Location: Sydney
Date: December 2011

December 12, 2011. 1:30am at Taree railway station, I boarded the XPT train to Sydney. I thought at that ridiculous hour no one would be on the damn thing. Wrong! Before I could get to my allocated seat, I had to pick my way through and over lots of sleeping bodies curled up on the seats including mine! And to make it more difficult, all the train's interior lights had been turned off. "Is that your seat?" a young woman with a small child from the other side of the aisle asked. Her husband was sleeping on MY seat! "Hey, Goldilocks!" I felt like saying, but the woman woke him and, after lots of muttering and grumbling, he went back to sleeping on the floor at his wife's feet. It occurred to me later that I could have asked him to stay where he was but... well... I figured maybe that wasn't such a good idea after all.

Anyway, the trip was not pleasant. It was black as pitch outside so I couldn't see anything through the windows, and I had two heavy snorers nearby, which meant I couldn't nap even if I tried - which I did. AND... the undercarriage had a squeaky spring.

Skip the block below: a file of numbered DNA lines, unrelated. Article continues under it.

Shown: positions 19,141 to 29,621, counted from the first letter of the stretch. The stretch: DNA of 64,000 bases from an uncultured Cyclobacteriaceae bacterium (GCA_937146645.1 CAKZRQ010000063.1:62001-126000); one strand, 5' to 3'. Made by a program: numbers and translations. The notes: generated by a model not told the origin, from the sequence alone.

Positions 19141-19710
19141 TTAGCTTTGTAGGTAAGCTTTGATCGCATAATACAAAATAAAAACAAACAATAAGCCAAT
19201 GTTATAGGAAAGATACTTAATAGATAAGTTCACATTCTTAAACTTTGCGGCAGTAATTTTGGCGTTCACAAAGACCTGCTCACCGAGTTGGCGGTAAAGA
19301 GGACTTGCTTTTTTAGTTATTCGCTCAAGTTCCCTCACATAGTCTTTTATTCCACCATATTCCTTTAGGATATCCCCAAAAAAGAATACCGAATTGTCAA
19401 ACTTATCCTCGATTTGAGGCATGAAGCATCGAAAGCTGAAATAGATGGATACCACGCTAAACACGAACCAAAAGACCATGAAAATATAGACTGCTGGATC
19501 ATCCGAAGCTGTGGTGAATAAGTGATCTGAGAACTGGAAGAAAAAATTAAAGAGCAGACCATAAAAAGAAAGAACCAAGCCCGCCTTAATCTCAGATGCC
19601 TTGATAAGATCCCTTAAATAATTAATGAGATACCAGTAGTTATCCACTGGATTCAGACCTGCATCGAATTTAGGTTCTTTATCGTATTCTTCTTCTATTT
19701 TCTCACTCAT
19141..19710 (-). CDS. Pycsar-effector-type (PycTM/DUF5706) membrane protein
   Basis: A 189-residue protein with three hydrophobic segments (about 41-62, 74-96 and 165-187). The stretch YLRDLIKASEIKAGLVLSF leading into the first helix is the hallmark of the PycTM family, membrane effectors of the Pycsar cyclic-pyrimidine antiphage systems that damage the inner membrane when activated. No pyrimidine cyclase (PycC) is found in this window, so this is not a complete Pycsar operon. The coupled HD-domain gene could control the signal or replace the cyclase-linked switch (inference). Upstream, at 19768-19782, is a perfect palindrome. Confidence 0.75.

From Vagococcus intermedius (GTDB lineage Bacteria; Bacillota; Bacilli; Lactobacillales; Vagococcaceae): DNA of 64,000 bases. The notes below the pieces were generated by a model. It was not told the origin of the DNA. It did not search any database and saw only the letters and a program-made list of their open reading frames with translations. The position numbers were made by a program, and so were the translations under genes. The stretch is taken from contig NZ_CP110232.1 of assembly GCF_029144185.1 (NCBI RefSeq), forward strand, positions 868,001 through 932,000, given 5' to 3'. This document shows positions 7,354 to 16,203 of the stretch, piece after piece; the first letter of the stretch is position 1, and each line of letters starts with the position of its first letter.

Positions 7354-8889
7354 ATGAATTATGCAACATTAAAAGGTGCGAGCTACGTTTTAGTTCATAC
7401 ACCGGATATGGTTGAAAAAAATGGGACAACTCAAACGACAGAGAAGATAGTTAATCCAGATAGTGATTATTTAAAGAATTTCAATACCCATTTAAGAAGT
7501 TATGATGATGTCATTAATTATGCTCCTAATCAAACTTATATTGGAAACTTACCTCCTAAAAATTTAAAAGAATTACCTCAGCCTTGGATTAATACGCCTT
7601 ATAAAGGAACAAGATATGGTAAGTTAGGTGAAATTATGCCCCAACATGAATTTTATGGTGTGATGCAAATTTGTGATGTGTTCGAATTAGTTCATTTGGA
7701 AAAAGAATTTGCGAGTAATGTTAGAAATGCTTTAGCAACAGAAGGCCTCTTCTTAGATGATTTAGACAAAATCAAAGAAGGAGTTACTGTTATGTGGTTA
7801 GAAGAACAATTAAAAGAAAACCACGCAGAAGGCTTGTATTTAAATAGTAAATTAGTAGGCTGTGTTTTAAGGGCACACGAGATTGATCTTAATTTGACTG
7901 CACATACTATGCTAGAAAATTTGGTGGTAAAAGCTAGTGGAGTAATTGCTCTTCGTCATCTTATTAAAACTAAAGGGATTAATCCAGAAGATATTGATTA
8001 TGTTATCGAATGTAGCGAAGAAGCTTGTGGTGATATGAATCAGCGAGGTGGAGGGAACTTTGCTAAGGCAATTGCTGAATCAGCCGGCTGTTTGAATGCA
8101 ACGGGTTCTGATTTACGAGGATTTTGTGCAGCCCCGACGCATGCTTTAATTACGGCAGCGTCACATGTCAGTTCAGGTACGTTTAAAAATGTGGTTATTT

A few days prior to booking my train trip, a Taree surgeon checked out a lesion in my oral cavity (the thing you and I commonly refer to as the mouth) which, following a biopsy, had been declared non-cancerous. But he was suspicious, and refused to be the surgeon for its removal. Instead, he referred me to a head and neck specialist in Sydney who happened to have an early appointment opportunity. It was all a bit of a rush but I decided to take advantage of it, and use my time in Sydney as an excuse to take a bunch of photos of the old town. I had 7 hours between arrival time and the appointment with the doc.